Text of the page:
- Taxation: Taxation again, is initially influenced by your Residential Status. We discussed the RNOR Status in the previous point. Let’s explore its benefits:
What are the benefits of RNOR?
The benefit associated with being an RNOR is gifted in terms of taxation. For RNORs, the income that is generated outside India is not taxable in India. Taxes are only paid on the income generated in India.
Along with that there are other benefits that can help RNORs save taxes in India, which are:
- They don’t have to pay taxes on the interest earned on Foreign Currency Non Resident (FCNR) and Non Resident External (NRE) Deposits
- No taxes paid on withdrawals from offshore retirement accounts
- No taxes on rent and capital gains from abroad
- No taxes on interest on dividends received from investments done abroad
The RNOR Status will give you these benefits for a certain period while you amend your banking accounts for the future in India:
- If the NRI has been outside of India for 9 out of last 10 years, he/she can be an RNOR for 1 year
- If the NRI has been in India for 729 days or less in the last 7 financial years, he/she can be an RNOR for 3 years
Here again, the bottomline is that until you are a RNOR, you can reap the benefits out of the status but as soon as you become a Resident again, your global income in India becomes taxable. You can find the income tax slabs in India for your reference below:
|Income Tax Slab||Tax Rate|
|Up to 2.5 Lakhs||Nil|
|2.5 Lakhs to 5 Lakhs||5%|
|5 Lakhs to 7.5 Lakhs||10%|
|7.5 Lakhs to 10 Lakhs||15%|
|10 Lakhs to 12.5 Lakhs||20%|
|12.5 Lakhs to 15 Lakhs||25%|
|15 Lakhs and above||30%|
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- Investments: Investments can be subdivided into two categories: Investments abroad and Investments in India. We will understand these one by one.
- Investments Abroad: In whichever country you have been residing as an NRI, you might have invested in Real Estate, Pension/Insurance Plans and other long-term and short-term investment vehicles. Every investment needs to be dealt with differently. For Real Estate, it might be a good option to either rent or sell it as managing it remotely from India can be difficult. Other investments like pension plans can be continued. Especially if you are approaching retirement as withdrawals can bring in huge tax implications. Life Insurance Plans might not cover your stay in India so you need to sort that too. Your advisor can guide you through the multiple asset classes individually.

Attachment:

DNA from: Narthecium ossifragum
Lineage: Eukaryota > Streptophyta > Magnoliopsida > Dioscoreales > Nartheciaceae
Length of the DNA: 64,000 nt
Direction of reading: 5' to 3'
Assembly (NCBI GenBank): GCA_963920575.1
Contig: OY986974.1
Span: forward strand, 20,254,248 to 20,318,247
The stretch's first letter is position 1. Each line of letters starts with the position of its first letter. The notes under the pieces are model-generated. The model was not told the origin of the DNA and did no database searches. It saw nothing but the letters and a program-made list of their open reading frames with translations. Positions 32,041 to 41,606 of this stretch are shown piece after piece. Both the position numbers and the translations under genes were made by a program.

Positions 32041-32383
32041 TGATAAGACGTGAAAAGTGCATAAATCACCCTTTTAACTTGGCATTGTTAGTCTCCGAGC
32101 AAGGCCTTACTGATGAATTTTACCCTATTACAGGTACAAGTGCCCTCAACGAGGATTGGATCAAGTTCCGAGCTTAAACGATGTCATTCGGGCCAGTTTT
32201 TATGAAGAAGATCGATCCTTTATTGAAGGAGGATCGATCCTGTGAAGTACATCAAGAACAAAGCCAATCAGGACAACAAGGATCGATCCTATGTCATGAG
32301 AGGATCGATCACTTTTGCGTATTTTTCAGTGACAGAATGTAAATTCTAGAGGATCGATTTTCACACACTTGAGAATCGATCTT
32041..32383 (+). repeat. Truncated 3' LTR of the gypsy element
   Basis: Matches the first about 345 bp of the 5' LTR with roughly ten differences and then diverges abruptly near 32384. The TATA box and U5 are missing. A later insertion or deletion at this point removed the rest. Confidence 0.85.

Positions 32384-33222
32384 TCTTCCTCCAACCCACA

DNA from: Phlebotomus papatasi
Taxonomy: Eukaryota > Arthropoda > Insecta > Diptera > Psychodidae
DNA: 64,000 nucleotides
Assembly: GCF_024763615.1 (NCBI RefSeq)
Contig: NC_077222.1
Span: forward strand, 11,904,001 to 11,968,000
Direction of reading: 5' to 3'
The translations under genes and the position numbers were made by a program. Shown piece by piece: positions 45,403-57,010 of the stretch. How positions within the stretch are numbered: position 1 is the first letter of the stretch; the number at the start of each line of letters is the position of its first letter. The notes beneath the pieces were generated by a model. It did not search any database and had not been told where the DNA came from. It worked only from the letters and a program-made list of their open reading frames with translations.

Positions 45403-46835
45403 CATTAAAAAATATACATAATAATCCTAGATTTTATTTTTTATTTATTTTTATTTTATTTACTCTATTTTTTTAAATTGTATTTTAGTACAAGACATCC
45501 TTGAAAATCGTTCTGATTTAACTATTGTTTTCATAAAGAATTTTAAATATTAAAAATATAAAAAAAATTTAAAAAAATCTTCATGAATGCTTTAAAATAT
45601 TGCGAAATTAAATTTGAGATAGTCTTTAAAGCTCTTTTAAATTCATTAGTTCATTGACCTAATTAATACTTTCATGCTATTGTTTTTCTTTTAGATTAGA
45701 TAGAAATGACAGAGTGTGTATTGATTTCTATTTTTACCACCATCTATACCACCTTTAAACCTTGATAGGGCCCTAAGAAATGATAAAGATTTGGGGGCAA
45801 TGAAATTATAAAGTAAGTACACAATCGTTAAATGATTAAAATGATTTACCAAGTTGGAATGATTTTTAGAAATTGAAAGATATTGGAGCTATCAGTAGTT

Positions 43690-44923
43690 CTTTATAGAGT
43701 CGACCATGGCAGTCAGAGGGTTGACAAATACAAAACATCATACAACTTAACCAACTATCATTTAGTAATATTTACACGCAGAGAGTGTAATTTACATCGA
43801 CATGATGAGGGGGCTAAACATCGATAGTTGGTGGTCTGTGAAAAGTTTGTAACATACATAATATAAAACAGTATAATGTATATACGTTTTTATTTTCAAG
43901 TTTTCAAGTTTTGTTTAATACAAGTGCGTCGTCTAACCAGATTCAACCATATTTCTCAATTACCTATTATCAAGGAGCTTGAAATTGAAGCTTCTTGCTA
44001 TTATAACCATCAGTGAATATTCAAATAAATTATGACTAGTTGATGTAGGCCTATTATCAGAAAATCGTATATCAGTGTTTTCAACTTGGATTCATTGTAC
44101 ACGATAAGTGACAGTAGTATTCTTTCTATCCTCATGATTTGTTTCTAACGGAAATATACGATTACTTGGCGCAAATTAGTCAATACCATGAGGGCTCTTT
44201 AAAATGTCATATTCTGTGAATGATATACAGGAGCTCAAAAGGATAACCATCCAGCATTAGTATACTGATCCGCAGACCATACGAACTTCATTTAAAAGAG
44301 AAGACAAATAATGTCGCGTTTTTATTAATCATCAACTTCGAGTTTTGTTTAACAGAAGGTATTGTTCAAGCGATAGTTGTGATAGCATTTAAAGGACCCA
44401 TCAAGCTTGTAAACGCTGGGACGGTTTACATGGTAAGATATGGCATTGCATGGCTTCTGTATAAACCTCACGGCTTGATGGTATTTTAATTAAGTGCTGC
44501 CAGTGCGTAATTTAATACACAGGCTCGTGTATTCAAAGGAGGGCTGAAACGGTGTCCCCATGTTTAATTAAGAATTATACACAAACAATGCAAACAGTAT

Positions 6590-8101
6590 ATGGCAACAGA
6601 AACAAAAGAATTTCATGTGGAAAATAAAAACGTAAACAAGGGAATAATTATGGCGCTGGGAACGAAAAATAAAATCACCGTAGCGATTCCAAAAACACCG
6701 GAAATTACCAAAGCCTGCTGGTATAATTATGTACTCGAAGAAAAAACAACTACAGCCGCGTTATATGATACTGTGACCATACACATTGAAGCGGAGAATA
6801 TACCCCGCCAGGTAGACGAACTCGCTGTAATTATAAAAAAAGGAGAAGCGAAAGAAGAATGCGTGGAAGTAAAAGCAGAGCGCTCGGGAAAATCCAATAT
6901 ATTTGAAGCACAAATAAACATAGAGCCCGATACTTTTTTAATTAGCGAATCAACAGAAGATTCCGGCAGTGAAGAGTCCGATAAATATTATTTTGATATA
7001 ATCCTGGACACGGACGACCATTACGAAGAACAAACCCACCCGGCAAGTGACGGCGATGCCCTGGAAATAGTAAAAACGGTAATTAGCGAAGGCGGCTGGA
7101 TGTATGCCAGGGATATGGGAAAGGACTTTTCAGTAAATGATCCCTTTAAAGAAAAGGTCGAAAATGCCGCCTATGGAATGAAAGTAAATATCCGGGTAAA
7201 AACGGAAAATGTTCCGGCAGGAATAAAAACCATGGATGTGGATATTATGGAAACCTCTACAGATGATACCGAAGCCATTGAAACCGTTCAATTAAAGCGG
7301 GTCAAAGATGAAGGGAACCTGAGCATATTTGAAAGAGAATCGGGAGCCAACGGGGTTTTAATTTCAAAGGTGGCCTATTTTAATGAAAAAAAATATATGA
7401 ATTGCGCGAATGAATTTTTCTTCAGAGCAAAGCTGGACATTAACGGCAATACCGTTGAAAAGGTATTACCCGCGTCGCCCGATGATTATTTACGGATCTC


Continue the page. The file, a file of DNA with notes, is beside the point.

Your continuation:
- Investments in India: For all investments in India such as Real Estate, Mutual Funds and other asset classes, the first thing would be to update your c-kyc form for informing the fund houses and the other parties involved about the change in your Residential Status. If returning permanently, post your RNOR phase, you will be a resident so you need to plan everything out in accordance to your changing residential status. Concerning Real Estate, if you already have a house back in India, that’s great but if in case you don’t, don’t rush into buying one immediately. Try to spend some time staying on rent and planning other important things such as employment opportunities, schooling for children and finding a fixed source of income. There is already a spike in South Indian Real Estate as a result of returning NRIs. You can also browse through the top 10 places to retire in India that we have assorted for you.